Here’s what the wine industry can do for a place. As recently as the late 1990s, Walla Walla was a relatively sleepy farm town that produced wheat and its signature sweet onions. Oh, and it had maybe three wineries.
Fast forward to today, when the number of area wineries has exploded to more than 200. You can tour a good number of them over a few days. Or you can take the more efficient route and stumble through a dozen tasting rooms in a couple of downtown blocks.
Walla Walla has a few other things going for it. Like gorgeous surrounding farmland and an impressive, well-kept downtown, with wide, shaded streets and lots of restored, historic brick buildings. It thus attracts not just wine sippers but also a growing number of retirees.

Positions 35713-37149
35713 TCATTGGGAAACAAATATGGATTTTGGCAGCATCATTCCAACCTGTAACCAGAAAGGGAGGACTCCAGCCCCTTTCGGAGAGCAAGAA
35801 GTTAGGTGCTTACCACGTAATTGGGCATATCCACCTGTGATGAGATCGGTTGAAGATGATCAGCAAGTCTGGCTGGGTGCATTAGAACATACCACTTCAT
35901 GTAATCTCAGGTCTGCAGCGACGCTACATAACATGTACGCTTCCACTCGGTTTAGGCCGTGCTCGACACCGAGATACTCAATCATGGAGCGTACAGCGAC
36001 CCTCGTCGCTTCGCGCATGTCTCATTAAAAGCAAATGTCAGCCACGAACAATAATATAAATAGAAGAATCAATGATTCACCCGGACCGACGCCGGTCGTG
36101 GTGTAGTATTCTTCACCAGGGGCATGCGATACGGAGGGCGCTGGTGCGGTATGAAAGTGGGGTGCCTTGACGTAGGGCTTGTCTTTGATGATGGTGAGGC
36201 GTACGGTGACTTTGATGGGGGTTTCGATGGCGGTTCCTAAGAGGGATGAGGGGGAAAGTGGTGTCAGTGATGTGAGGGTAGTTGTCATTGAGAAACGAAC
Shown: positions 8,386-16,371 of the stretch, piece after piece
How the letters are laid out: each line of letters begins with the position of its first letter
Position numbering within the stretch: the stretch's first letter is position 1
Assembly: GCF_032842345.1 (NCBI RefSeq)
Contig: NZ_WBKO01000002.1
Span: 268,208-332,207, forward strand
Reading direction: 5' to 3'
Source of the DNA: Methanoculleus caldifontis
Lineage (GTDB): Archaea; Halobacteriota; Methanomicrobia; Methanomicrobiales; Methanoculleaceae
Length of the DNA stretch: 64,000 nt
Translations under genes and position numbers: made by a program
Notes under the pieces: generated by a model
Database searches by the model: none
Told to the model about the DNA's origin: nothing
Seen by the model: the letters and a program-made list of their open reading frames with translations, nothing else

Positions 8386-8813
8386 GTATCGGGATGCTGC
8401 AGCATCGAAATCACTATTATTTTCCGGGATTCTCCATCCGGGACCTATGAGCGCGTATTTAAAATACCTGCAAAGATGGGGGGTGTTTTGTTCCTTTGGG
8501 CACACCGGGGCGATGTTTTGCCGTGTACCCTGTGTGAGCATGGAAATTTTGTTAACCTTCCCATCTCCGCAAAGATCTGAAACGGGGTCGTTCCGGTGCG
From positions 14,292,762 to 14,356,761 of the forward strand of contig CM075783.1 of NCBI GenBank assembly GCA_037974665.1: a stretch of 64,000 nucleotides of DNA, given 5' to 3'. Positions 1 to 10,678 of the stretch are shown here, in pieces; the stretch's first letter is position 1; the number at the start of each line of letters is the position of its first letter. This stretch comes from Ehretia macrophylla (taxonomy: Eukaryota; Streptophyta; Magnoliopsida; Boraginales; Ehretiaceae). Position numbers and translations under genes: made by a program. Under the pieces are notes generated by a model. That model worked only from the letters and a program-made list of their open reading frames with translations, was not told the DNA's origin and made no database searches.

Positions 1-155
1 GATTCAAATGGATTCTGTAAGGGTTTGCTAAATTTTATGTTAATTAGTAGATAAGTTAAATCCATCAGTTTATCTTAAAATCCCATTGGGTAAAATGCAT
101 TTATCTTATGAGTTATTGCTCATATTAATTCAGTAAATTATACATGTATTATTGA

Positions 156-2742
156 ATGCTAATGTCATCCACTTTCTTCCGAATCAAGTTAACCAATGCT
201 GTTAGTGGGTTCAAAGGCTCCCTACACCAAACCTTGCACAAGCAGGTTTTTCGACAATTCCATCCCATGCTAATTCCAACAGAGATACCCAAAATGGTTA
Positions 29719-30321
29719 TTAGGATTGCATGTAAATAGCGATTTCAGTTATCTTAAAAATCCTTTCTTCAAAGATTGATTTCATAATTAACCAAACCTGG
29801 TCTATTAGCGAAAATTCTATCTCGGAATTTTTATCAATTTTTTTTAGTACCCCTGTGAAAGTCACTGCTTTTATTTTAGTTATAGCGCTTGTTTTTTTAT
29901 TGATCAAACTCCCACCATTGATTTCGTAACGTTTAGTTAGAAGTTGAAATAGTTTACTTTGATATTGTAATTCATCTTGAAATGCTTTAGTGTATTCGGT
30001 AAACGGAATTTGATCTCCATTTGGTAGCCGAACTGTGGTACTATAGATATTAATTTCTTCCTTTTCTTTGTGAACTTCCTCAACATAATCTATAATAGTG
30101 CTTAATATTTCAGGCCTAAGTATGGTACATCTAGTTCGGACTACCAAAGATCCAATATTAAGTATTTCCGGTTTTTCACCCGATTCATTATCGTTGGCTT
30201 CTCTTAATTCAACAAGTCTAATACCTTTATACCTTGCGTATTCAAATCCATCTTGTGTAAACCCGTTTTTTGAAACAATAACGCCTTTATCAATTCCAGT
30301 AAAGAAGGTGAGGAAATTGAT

Where there’s good wine, there’s invariably good food (you have to pair those merlots and chardonnays with something!) And while the wine crowd tends to prefer haute cuisine, enterprising road trippers can find some great, creative eats at most reasonable prices.
Besides the places I’ve been writing about the past week, I would add Olive Marketplace and Cafe (try the wood-fired pizzas) Walla Walla Bread Company for pastries and sandwiches and the unique Walla Walla Worm Ranch, serving good Mexican inside a bait-and-tackle shop. Of course, I’d be remiss if I didn’t include a streetside dog at Walla Walla Sweet Onion Sausage.
Overall, I’d rate Walla Walla a top road-trip food destination for a city its size (population 32,000) in the Pacific Northwest.